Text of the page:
Worn out and overheated from the chase,

here comes the boy, attracted to this pool

as to its setting, and reclines beside it.

And as he strives to satisfy one thirst,

another is born; drinking, he’s overcome

by the beauty of the image that he sees;

he falls in love with an immaterial hope,

a shadow that he wrongly takes for substance.

Transfixed, suspended like a figure carved

from marble, he looks down at his own face;

stretched out on the ground, stares into his own eyes

and sees a pair of stars worthy of Bacchus,

a head of hair that might adorn Apollo;

those beardless cheeks, that neck of ivory,

the decorative beauty of his face,

and the blushing snow of his complexion;

he admires all that he’s admired for,

for it is he that he himself desires,

all unaware; he praises and is praised,

seeks and is the one that he is seeking;

kindles the flame and is consumed by it.

How many times, in vain, he leans to kiss

the pool’s deceptive surface or to plunge

his arms into the water, keen to clasp

the neck he glimpses but cannot embrace;

and ignorant of what it is he looks at,

he burns for what he sees there all the same,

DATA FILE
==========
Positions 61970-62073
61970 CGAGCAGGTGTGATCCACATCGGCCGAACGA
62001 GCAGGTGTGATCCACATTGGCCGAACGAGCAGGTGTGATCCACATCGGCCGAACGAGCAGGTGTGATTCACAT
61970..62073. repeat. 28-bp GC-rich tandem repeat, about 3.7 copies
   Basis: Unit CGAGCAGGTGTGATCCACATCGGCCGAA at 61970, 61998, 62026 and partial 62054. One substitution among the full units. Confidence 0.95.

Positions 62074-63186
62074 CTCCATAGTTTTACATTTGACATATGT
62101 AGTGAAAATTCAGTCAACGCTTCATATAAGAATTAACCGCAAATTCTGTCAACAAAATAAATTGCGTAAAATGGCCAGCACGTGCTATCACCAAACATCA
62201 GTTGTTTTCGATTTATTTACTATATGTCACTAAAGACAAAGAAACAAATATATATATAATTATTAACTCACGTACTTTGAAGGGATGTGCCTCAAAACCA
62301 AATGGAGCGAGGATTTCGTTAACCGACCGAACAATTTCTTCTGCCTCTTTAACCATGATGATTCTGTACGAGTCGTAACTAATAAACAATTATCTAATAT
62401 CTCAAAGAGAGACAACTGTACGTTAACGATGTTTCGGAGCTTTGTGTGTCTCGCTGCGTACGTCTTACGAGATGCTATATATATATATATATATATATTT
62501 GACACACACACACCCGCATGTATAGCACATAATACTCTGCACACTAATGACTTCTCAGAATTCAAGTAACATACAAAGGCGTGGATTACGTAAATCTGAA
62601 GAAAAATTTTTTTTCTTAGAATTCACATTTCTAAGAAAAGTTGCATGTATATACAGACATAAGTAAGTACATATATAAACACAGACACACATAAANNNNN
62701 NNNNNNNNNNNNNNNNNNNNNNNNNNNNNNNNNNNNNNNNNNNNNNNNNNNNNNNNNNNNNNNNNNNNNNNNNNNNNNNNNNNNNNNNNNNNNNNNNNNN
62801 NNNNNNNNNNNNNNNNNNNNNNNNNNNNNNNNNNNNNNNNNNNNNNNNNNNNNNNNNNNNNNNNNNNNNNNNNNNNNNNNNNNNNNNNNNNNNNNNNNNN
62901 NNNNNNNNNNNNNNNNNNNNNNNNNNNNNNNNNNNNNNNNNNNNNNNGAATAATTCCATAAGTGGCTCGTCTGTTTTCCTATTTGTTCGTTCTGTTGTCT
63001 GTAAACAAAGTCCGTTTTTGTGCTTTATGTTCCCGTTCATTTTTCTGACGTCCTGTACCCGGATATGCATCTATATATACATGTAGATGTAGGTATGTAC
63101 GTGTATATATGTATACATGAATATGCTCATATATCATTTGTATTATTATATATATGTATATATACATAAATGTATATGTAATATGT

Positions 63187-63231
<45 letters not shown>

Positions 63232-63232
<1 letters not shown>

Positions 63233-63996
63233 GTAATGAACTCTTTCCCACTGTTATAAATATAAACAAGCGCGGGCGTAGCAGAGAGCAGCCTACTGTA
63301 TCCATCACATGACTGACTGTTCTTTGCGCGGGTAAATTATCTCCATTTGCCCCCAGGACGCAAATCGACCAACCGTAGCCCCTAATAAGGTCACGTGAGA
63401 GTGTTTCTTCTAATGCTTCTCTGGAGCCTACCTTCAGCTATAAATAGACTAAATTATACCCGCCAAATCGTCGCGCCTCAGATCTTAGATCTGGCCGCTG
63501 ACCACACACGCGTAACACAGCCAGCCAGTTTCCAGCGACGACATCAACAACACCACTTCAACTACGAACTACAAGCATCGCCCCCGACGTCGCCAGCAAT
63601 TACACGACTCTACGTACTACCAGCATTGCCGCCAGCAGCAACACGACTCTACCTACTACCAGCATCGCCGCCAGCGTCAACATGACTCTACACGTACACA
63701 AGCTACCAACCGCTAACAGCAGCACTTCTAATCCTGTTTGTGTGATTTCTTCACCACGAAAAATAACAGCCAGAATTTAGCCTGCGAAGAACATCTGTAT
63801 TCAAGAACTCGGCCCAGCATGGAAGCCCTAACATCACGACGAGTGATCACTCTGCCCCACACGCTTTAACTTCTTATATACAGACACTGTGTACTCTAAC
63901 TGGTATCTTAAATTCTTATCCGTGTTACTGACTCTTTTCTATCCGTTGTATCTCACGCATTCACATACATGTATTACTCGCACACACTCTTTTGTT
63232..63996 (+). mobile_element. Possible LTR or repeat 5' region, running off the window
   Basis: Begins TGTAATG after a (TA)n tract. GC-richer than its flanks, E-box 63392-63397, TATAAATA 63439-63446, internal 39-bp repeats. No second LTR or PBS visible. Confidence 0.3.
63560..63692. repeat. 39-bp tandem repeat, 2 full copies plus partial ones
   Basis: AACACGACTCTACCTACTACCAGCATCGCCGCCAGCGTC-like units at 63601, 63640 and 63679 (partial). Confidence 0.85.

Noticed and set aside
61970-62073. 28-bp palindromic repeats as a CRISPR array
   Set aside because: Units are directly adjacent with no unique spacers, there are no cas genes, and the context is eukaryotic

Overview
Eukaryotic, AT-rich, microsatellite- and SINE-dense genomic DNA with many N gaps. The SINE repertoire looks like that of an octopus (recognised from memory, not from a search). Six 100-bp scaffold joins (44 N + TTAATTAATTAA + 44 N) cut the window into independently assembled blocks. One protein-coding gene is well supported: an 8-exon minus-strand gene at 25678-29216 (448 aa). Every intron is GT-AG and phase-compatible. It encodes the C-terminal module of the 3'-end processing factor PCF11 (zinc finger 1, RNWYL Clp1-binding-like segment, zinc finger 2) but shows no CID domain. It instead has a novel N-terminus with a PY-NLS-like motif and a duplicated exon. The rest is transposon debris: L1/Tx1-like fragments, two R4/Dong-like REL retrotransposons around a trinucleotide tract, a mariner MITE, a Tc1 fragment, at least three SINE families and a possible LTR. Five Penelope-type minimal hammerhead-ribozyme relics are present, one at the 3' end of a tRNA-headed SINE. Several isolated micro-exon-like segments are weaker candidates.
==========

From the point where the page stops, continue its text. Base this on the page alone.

aroused by the illusion that deceives him.

Why even try to stay this passing fancy?

Child, what you seek is nowhere to be found,

your beloved is lost when you avert your eyes:

that image of an image, without substance,

arrives with you and with you it remains,

and it will leave when you leave—if you can!

For neither his hunger nor his need for rest

can draw him off; prone on the shaded grass,

his insatiate stare fixed on that false shape,

he perishes by his own eyes.


Translated by Charles Martin. © 2004, Charles Martin. 



29 July 2014

what was i thinking when i said it didn't hurt?




I am an American aquarium drinker
I assassin down the avenue
I'm hidin' out in the big city blinkin'
What was I thinkin' when I let go of you?

Let's forget about the tongue-tied lightnin'
Let's undress just like cross-eyed strangers
This is not a joke so please stop smilin'
What was I thinkin' when I said it didn't hurt?

I want to glide through those brown eyes dreamin'
Take it from the inside, baby hold on tight
You were so right when you said, "I've been drinkin'"
What was I thinkin' when we said good night?

I wanna hold you in the Bible-black predawn
You're quite a quiet domino, bury me now
Take off your band-aid 'cause I don't believe in touchdowns
What was I thinkin' when we said hello?

I'd always thought that if I held you tightly
You'd always love me like you did back then
Then I fell asleep in the city kept blinkin'